I can hardly wait for the next session – on both sides of the Saint Croix.

5 thoughts on “The Money Pit

  1. WEAC (Wisc teachers union) organized many of the most loud and obnoxious protests against the governor. Including going to non-political events the Governor was speaking at and trying to shout him down. Why the hatred? Well, here are the salaries of WEACs top employees. From the Lakeland Times:

    For example, according to its 2009 fiscal year IRS form, the organization employed 151 people and paid them $14,382,812. That’s an average compensation total of $95,250 per employee.

    But high-ranking union officials were doing much better than that. For instance, Dan Burkhalter, WEAC executive director, was raking in $242,807, with $177,366 in wages; government relations director Robert Burke hauled in $189,505, with wages of $128,428; information and communications technology director Nathan Harper made $189,528, with wages of $129,221; financial and membership services director Jane Oberdorf made $188,164, with wages of $131,328; affiliate relations director Robert Baxter was paid $186,461, with wages of $127,774; and collective bargaining director Daniel Holub made $165,112, with wages of $110,534.

    And what about WEAC president Mary Bell, the union’s public persona, who describes herself as a teacher from Wisconsin Rapids? She made $173,466, with wages of $138,031. That’s on par with Gov. Scott Walker’s salary of $144,423.

    All totaled, those seven employees collected $1,335,043, with wages of $942,682.

    Beyond wages and salaries, WEAC paid $801,105 in legal expenses, another $59,357 in accounting costs, and $1,395,381 in office expenses. The group traveled heavily as well, spending $1,835,207 on travel expenses and $185,398 in conferences, conventions and meetings.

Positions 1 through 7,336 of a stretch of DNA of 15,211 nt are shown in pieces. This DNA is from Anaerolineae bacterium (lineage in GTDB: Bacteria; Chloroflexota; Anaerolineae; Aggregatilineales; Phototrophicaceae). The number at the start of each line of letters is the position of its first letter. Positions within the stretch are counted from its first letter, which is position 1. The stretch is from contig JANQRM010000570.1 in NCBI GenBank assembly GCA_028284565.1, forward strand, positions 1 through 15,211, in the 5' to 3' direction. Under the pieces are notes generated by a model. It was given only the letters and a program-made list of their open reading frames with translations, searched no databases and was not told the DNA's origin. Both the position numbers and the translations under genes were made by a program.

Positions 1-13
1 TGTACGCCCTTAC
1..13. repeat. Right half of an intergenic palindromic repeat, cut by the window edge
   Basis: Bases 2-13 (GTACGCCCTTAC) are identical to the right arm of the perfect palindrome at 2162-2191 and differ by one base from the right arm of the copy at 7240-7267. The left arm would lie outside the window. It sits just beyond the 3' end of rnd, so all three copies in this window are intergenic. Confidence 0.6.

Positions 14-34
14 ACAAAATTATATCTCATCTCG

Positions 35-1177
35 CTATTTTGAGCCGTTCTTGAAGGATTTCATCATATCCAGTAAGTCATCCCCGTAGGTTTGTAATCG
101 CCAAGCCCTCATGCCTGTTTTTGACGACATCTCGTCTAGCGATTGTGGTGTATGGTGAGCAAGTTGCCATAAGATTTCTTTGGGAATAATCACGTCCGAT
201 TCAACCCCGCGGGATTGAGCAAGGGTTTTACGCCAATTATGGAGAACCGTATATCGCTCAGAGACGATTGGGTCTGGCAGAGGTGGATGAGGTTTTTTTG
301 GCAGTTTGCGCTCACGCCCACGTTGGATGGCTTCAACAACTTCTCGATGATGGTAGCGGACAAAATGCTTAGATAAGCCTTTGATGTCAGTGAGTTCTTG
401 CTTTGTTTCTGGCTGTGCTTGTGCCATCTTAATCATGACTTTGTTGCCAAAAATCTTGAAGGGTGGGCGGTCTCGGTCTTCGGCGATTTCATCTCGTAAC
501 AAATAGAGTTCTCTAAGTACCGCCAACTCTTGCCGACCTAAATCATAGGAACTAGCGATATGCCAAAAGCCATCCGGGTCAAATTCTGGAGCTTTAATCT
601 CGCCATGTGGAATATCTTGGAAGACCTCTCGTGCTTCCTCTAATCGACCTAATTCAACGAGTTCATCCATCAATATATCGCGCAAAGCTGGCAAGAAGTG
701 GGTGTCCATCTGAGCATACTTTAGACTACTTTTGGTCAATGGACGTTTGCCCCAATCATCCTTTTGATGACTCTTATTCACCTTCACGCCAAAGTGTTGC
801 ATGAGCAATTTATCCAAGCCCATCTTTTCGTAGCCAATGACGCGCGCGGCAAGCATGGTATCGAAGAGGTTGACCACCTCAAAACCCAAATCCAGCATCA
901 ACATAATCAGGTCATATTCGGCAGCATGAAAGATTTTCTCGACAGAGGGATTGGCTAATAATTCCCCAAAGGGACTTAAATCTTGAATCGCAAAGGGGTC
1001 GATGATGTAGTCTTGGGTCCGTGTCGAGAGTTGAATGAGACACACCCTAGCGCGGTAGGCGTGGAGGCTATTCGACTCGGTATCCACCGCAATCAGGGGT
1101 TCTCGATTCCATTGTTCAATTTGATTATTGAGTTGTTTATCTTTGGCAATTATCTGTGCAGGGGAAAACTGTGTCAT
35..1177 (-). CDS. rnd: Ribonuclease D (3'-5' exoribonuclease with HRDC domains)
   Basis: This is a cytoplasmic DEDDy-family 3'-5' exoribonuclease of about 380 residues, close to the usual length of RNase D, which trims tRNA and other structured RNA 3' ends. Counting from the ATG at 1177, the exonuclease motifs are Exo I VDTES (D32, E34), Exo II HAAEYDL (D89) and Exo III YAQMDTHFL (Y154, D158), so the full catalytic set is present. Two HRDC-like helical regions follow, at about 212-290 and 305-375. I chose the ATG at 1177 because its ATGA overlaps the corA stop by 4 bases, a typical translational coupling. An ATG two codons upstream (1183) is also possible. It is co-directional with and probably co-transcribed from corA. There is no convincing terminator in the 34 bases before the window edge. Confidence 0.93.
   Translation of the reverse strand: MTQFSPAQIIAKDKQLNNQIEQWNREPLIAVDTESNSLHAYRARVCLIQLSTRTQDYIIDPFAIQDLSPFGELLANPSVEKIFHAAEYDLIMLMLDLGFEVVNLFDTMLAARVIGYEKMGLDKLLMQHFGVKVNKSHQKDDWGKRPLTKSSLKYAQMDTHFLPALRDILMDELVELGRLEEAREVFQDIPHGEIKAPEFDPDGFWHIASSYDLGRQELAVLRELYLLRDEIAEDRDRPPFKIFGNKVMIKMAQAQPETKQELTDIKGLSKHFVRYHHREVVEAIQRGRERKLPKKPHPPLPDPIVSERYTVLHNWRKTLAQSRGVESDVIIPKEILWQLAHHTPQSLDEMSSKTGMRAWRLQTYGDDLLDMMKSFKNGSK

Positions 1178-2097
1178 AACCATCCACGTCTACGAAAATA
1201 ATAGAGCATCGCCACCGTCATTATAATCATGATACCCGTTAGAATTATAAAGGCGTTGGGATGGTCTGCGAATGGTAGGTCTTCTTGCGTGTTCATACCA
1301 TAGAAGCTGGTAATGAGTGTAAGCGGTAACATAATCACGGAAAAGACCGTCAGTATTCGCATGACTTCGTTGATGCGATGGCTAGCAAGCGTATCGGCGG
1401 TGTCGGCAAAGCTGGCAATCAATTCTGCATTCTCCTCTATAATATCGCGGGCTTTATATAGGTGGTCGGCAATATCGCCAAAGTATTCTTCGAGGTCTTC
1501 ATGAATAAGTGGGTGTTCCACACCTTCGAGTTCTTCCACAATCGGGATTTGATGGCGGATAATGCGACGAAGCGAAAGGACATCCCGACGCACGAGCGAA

It spent $2,827,270 on “other fees for services.”

  2. So, basically WEAC has become like so many leftwing pressure groups. They exist to raise money so the leaders can have cushy community-organizer jobs. Lots of pay. Lots of perks. Little work.

    I wonder if that special education teacher or Milwaukee Public School teacher who does really work hard for moderate bucks knows that she is being played like a fiddle by the union.

  3. Workers of the world unite! And send in your money to the union!
    Dan Burkhalter, WEAC executive director earned that $242,807. It’s not easy standing up for the rights of the little guy.

  4. Most of these guys are paid a salary commensurate with the amount of money they can get from politicians who are spending other people’s money. If you work for an agency that is supposed to provide housing for people your competitors are other housing agencies, not those odd, profit-oriented people called “realtors”.

  5. Did I interpret Will correctly? WEAC spent so much money that they had to fire 40% of their staff???

    I don’t think I have EVER had a more satisfying episode of schadenfreude in my entire life. Reading that made my whole WEEK!!